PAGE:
Previous studies demonstrated the efficacy of chairside medical screening by dentists to identify patients who are at increased risk for developing cardiovascular-associated events and the favorable attitude of dentists toward chairside medical screening. This study assessed patient attitudes toward chairside medical screening in a dental setting.
A self-administered questionnaire of eight five-point response scale questions was given to a convenience sample of adult patients attending an inner-city dental school clinic and two private practice settings. Wilcoxon-Mann-Whitney tests and t-tests were used to compare responses between study groups. Friedman nonparametric analysis of variance was used to compare response items within each question.
Regardless of setting, the majority of respondents was willing to have a dentist conduct screening for heart disease, high blood pressure, diabetes, human immunodeficiency virus infection, and hepatitis infection (55-90 percent); discuss results immediately (79 percent and 89 percent); provide oral fluids, finger-stick blood, blood pressure measurements, and height and weight (60-94 percent); and pay up to $20 (50-67 percent). Respondents reported that their opinion of the dentist would improve regarding the dentist's professionalism, knowledge, competence, and compassion (48-77 percent). The fact that the test was not done by a physician was ranked as the least important potential barrier. While all respondents expressed a favorable attitude toward chairside screening, the mean score was significantly lower among clinic patients across most questions/items. The priority rankings within an item were similar for both groups.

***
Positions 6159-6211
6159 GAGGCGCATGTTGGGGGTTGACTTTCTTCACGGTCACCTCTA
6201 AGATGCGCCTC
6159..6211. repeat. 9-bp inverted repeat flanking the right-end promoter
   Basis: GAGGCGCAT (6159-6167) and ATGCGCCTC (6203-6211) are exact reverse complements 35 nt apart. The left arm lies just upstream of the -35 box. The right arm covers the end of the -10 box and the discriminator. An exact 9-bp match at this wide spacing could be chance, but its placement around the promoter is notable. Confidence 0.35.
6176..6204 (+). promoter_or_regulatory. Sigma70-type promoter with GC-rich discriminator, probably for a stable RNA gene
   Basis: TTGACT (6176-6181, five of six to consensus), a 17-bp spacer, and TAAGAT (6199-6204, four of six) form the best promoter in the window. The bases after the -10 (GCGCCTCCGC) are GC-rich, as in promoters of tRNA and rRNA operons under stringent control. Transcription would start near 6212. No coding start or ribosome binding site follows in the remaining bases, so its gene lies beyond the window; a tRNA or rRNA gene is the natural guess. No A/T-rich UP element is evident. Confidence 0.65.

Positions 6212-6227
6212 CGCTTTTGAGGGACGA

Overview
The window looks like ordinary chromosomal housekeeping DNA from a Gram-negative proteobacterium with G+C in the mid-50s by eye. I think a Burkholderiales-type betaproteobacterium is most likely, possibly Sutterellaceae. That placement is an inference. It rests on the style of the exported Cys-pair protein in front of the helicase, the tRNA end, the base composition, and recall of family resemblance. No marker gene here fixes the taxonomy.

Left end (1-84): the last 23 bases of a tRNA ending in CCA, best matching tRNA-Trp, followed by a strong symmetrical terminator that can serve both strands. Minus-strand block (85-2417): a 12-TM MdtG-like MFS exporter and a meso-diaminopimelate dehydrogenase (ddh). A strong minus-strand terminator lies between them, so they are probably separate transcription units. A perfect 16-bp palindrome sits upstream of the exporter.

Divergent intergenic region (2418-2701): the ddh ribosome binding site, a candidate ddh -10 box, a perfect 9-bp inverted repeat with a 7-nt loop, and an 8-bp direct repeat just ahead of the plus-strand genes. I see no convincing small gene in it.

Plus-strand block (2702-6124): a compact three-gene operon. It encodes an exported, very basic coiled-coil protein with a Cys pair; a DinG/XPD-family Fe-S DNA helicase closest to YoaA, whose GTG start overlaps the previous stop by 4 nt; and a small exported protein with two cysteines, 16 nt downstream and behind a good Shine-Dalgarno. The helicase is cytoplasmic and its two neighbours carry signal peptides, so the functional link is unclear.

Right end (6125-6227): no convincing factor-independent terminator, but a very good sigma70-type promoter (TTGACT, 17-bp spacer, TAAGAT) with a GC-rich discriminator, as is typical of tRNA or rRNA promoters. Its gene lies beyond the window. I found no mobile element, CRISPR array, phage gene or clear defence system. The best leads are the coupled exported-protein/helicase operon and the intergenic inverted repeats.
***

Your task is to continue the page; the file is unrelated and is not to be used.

Acceptance by patients of chairside medical screening in a dental setting is a critical element for successful implementation of this strategy.
© 2011 American Association of Public Health Dentistry.